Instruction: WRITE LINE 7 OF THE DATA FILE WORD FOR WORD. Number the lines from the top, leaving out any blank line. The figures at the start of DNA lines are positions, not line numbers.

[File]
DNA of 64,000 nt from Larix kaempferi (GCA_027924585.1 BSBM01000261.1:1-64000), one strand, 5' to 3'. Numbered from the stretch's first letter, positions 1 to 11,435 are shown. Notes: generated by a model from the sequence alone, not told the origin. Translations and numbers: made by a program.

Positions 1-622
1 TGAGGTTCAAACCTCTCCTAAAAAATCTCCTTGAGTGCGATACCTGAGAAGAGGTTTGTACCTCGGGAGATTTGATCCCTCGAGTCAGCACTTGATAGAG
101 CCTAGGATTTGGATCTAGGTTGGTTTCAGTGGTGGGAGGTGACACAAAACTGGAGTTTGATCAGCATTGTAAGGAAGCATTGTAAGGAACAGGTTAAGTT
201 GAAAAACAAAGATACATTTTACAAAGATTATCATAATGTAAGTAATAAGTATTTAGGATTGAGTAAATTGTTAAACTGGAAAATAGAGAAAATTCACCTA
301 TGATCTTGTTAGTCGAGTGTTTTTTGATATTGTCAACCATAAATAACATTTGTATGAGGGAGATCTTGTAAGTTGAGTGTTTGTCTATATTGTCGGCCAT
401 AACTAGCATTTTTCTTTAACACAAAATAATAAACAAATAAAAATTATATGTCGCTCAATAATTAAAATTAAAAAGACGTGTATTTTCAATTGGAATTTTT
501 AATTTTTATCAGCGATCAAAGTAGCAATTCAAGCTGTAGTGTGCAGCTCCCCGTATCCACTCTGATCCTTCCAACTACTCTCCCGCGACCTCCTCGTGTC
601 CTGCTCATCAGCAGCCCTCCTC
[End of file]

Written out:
401 AACTAGCATTTTTCTTTAACACAAAATAATAAACAAATAAAAATTATATGTCGCTCAATAATTAAAATTAAAAAGACGTGTATTTTCAATTGGAATTTTT